Yes, I'm from Montreal and no I don't eat Côte St-Luc BBQ for dinner, only buy coffee form Brûlerie St-Denis and shop at Montreal Trust. Montreal is the biggest small town, and no matter what you do to be different, people from our age group generally live similar lifestyles... After having spent some time around people from the South Shore and such, it's clear that they have preconceived notions about Montrealers. Some of the stereotypes are wrong but a lot of them are accurate and it's pretty hilarious!
1. We Never leave the Island
Why would we leave the island?! There's everything you could ever want in a 20 km radius. If you were born in Montreal and aren't of Canadian/Québécois decent, and you don't necessarily have family to go visit in Candiac or wherever, there's nothing to see there. Basically there really is no point to cross the water by car unless there's a zombie apocalypse.
2. We Don't Know Anything About their "Shores"
When getting directions in Laval, for example, you can't help but ask: "is it next to the Carrefour?". The South Shore is basically Longueuil and Dix 30, other than that its a blur. Even though there are some cute areas out there, we don't really know about them.
We'd all like to deny our hipster tendencies, but Montrealers ARE stylish, like good-food and taking the occasional art class. Mind you, there is a difference between the occasional flower tea and wearing big circular glasses, buying strictly organic and taking bike rides around the Plateau.
4. We Always Go Clubbing
This Stereotype probably comes from the fact that people from off-the-island prefer to go out here in Montreal. But realistically most of us can't afford that, and clubbing really isn't that great. Also, the majority of us started hitting up Crescent at 16, so neighbourhood bars pretty much trump clubs at this point.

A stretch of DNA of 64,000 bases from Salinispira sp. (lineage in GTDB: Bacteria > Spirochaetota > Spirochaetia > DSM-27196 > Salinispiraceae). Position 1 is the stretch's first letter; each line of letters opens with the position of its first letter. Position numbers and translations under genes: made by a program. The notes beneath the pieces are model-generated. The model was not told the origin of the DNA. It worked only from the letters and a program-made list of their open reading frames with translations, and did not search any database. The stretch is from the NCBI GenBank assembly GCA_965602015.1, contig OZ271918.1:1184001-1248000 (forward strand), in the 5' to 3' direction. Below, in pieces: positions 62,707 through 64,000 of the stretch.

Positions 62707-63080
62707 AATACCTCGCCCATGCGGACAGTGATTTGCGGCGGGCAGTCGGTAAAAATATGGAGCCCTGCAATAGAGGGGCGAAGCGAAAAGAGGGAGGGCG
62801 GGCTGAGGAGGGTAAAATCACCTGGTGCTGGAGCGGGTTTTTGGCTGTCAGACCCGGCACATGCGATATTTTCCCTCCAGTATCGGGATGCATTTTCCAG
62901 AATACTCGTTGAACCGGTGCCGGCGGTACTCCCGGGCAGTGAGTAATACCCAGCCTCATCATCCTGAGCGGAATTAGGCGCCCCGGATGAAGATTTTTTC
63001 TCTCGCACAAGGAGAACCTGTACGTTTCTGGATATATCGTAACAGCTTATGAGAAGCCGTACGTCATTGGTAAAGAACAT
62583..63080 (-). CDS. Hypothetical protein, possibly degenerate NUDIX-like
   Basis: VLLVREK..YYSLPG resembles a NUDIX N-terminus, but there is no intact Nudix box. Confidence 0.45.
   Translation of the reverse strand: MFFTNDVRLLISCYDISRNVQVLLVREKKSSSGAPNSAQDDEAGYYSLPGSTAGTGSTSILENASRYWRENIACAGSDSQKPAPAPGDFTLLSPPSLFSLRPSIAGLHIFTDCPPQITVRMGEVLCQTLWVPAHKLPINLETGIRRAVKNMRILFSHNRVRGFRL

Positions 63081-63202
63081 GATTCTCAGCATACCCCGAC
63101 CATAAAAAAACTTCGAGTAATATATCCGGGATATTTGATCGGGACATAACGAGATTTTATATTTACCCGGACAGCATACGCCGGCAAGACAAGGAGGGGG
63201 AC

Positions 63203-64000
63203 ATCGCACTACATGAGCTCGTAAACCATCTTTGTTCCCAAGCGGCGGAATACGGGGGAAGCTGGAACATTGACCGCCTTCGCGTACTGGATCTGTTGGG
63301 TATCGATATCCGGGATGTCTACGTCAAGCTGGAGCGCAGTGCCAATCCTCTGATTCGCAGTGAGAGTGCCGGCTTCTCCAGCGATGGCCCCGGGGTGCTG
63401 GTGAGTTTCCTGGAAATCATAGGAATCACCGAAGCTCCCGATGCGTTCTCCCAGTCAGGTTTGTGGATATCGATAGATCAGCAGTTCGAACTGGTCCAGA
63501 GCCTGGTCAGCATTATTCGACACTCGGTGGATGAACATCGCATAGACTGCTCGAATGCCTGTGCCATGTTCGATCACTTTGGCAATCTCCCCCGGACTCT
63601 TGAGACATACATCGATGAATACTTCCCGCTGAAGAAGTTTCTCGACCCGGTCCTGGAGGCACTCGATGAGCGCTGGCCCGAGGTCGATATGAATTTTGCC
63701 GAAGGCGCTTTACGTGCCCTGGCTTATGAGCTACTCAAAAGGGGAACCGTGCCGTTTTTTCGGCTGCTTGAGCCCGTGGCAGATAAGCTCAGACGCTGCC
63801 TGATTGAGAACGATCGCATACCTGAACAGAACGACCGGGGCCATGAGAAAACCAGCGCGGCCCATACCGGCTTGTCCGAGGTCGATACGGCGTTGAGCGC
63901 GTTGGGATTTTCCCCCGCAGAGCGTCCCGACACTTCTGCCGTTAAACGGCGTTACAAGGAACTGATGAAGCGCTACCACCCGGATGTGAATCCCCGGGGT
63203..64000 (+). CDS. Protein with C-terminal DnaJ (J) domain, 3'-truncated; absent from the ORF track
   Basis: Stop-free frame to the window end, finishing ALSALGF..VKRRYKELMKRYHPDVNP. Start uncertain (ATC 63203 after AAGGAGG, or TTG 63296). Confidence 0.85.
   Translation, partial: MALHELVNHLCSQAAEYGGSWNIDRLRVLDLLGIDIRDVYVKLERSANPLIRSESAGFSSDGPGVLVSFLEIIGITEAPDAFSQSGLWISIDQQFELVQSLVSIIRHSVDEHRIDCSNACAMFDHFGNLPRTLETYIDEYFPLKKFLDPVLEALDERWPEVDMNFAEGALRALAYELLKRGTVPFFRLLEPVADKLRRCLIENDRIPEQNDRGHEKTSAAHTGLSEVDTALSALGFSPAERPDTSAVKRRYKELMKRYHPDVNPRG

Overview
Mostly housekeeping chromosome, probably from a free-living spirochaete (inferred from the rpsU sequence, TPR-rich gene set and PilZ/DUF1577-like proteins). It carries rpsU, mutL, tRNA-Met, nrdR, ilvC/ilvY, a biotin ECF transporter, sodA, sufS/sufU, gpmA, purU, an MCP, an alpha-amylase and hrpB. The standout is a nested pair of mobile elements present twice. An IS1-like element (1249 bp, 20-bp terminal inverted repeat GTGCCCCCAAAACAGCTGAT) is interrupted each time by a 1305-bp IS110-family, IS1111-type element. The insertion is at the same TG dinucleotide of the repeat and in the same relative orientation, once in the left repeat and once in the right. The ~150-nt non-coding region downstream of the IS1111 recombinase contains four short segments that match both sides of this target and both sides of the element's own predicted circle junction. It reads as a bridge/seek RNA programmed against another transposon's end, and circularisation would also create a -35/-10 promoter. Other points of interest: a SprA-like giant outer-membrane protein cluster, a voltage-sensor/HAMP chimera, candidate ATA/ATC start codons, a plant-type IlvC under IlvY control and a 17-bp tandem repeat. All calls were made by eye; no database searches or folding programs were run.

5. None of Us Own Cars
Ok, so the STM is a piece of shit, BUT compared to public transport out in the 'burbs we're sitting pretty. If you live directly downtown, having a car could be a bother, but other than that people do have cars. Where else would all the traffic come from then (duh).
6. Mount Royal Is The Only Cool Place To Be
Since we're stereotyped as hipsters, the obvious choice for an outting for an off-islander would be the Plateau area, but in reality it doesn't really matter where you go, there's always something fun to do in MTL).No hate to Plateau people - you guys really are the coolest.
7. We've Never Seen Suburbs
For some reason there's a misconception that that all of Montreal looks like downtown, full of tall buildings and businesses. Actually, neighbourhoods with houses and condos cover the majority of the island. Therefore you're wrong!
Longueuil plans to cull a group of beloved, destructive deer in a local park. Criticism of the decision has been swift, intense and in at least one instance, extreme. The city says its newly-elected mayor, Catherine Fournier, received a "serious threat" after confirming the plan.
In a statement shared with MTL Blog, city spokesperson Hans Brouillette confirmed that the mayor got a message that "was threatening and has required a notice to the Longueuil Police Service." He clarified that it was not a death threat.
On Tuesday, the City of Longueuil announced it had green-lit a plan to euthanize part of a deer population — between 60 and 70 deer, according to media reports — that's apparently wreaking havoc on the ecosystem in Parc Michel-Chartrand.
The city claims the deer overpopulation threatens their own health, as well, and says it has found evidence of malnutrition.
"Taking into account all scientific, ethical and environmental aspects, this is the only possible way forward at this point, as the situation has worsened greatly, particularly in the last year," Mayor Fournier said in a statement.
The city first announced the cull plan in 2020 but officials backed down amid fierce opposition. A petition to save the deer amassed tens of thousands of signatures.
It seems that fierce opposition persists.